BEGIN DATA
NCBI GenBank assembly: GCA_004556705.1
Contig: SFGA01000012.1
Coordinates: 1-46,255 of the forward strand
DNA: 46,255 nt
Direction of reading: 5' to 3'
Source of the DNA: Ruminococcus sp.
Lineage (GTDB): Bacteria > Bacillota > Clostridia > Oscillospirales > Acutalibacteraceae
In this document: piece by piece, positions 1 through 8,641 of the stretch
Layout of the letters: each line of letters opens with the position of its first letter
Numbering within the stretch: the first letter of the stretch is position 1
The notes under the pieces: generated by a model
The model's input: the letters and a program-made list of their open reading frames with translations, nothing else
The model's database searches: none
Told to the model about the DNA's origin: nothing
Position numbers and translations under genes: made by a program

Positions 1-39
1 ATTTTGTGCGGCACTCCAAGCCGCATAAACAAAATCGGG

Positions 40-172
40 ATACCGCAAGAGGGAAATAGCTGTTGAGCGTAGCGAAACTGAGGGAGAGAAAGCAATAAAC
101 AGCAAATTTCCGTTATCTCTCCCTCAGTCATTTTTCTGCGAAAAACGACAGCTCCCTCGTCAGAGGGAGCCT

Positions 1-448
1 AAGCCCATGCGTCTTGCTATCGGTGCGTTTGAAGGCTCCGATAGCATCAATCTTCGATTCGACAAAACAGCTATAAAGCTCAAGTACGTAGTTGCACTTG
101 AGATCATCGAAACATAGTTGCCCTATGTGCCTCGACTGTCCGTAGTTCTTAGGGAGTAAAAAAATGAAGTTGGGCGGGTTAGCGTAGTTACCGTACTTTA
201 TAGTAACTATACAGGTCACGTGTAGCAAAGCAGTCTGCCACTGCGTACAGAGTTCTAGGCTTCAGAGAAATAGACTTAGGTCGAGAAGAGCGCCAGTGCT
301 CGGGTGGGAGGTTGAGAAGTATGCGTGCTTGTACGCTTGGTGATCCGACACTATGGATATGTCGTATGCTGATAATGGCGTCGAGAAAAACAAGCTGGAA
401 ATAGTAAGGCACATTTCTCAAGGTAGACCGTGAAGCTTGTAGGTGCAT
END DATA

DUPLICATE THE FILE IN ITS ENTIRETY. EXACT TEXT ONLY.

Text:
NCBI GenBank assembly: GCA_004556705.1
Contig: SFGA01000012.1
Coordinates: 1-46,255 of the forward strand
DNA: 46,255 nt
Direction of reading: 5' to 3'
Source of the DNA: Ruminococcus sp.
Lineage (GTDB): Bacteria > Bacillota > Clostridia > Oscillospirales > Acutalibacteraceae
In this document: piece by piece, positions 1 through 8,641 of the stretch
Layout of the letters: each line of letters opens with the position of its first letter
Numbering within the stretch: the first letter of the stretch is position 1
The notes under the pieces: generated by a model
The model's input: the letters and a program-made list of their open reading frames with translations, nothing else
The model's database searches: none
Told to the model about the DNA's origin: nothing
Position numbers and translations under genes: made by a program

Positions 1-39
1 ATTTTGTGCGGCACTCCAAGCCGCATAAACAAAATCGGG

Positions 40-172
40 ATACCGCAAGAGGGAAATAGCTGTTGAGCGTAGCGAAACTGAGGGAGAGAAAGCAATAAAC
101 AGCAAATTTCCGTTATCTCTCCCTCAGTCATTTTTCTGCGAAAAACGACAGCTCCCTCGTCAGAGGGAGCCT

Positions 1-448
1 AAGCCCATGCGTCTTGCTATCGGTGCGTTTGAAGGCTCCGATAGCATCAATCTTCGATTCGACAAAACAGCTATAAAGCTCAAGTACGTAGTTGCACTTG
101 AGATCATCGAAACATAGTTGCCCTATGTGCCTCGACTGTCCGTAGTTCTTAGGGAGTAAAAAAATGAAGTTGGGCGGGTTAGCGTAGTTACCGTACTTTA
201 TAGTAACTATACAGGTCACGTGTAGCAAAGCAGTCTGCCACTGCGTACAGAGTTCTAGGCTTCAGAGAAATAGACTTAGGTCGAGAAGAGCGCCAGTGCT
301 CGGGTGGGAGGTTGAGAAGTATGCGTGCTTGTACGCTTGGTGATCCGACACTATGGATATGTCGTATGCTGATAATGGCGTCGAGAAAAACAAGCTGGAA
401 ATAGTAAGGCACATTTCTCAAGGTAGACCGTGAAGCTTGTAGGTGCAT